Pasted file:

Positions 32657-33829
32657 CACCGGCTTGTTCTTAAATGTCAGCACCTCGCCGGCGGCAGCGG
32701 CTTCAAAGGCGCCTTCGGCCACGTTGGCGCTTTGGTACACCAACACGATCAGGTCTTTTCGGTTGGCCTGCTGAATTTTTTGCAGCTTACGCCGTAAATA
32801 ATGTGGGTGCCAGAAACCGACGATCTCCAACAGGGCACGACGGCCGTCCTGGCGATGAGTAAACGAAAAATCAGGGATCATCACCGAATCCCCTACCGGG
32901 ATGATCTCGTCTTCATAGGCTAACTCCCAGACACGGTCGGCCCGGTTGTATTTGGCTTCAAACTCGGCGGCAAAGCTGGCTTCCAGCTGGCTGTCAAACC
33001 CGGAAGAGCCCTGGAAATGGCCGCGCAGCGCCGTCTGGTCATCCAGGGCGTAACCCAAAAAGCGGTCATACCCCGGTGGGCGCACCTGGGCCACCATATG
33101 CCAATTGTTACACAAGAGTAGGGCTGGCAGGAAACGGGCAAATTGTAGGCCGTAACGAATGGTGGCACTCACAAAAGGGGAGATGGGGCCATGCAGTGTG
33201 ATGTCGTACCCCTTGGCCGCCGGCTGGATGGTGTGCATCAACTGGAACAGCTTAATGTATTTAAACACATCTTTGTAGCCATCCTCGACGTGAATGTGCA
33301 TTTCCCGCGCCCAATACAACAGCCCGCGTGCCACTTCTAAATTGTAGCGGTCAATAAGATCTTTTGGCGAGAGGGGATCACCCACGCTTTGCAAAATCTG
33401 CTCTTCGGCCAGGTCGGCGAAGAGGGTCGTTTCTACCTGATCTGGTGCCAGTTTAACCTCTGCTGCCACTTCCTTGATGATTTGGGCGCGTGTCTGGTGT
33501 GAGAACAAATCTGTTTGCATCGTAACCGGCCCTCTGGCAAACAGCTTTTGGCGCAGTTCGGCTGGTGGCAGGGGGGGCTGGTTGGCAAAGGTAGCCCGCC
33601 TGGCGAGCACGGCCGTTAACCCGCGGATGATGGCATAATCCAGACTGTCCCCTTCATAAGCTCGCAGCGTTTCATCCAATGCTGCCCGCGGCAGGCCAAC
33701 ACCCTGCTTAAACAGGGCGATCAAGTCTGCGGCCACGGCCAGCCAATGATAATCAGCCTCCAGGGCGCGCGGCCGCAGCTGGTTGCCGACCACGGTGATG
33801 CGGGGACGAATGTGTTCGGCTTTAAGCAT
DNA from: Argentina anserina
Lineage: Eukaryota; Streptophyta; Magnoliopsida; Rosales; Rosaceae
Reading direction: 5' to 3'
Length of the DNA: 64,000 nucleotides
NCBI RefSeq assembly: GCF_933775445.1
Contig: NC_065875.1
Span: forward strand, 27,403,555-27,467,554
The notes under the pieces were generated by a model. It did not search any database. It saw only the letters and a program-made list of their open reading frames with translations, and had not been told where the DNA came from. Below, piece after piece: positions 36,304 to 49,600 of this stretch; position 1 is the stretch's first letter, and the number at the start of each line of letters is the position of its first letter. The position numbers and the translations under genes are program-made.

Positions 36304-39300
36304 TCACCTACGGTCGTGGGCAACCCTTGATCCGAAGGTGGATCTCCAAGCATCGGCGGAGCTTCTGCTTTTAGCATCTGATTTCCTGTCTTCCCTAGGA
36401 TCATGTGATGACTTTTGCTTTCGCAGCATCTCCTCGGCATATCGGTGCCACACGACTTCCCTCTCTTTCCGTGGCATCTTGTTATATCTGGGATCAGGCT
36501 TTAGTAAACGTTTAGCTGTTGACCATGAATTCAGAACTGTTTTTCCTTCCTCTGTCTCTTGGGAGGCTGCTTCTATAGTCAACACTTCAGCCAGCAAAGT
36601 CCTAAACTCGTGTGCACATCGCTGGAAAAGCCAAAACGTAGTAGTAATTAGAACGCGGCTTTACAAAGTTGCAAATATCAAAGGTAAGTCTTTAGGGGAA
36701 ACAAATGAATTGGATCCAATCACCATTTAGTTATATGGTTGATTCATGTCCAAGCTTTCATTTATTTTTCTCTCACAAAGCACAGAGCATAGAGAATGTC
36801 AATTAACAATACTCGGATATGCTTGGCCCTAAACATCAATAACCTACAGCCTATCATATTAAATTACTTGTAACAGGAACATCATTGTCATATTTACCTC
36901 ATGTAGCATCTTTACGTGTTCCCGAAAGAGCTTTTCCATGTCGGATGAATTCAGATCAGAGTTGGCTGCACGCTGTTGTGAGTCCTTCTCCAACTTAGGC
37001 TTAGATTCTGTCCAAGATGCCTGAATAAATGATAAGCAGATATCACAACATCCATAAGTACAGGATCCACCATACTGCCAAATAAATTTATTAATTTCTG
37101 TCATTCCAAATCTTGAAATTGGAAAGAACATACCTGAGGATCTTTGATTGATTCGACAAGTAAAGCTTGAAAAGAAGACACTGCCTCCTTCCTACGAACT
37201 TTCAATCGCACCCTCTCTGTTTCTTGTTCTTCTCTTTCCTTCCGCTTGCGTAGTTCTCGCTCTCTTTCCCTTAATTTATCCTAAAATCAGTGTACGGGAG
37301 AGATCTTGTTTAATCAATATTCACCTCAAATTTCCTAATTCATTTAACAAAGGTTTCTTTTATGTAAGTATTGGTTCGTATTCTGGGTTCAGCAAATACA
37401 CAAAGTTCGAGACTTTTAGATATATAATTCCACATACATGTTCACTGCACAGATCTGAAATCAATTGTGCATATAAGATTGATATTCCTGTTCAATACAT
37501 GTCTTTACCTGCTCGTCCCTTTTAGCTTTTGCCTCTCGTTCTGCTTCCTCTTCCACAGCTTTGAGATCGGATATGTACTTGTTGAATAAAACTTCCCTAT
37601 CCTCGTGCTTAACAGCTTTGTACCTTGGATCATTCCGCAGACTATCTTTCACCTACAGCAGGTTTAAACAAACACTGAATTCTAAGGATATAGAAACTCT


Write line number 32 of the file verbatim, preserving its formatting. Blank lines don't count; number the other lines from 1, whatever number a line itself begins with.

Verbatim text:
37101 TCATTCCAAATCTTGAAATTGGAAAGAACATACCTGAGGATCTTTGATTGATTCGACAAGTAAAGCTTGAAAAGAAGACACTGCCTCCTTCCTACGAACT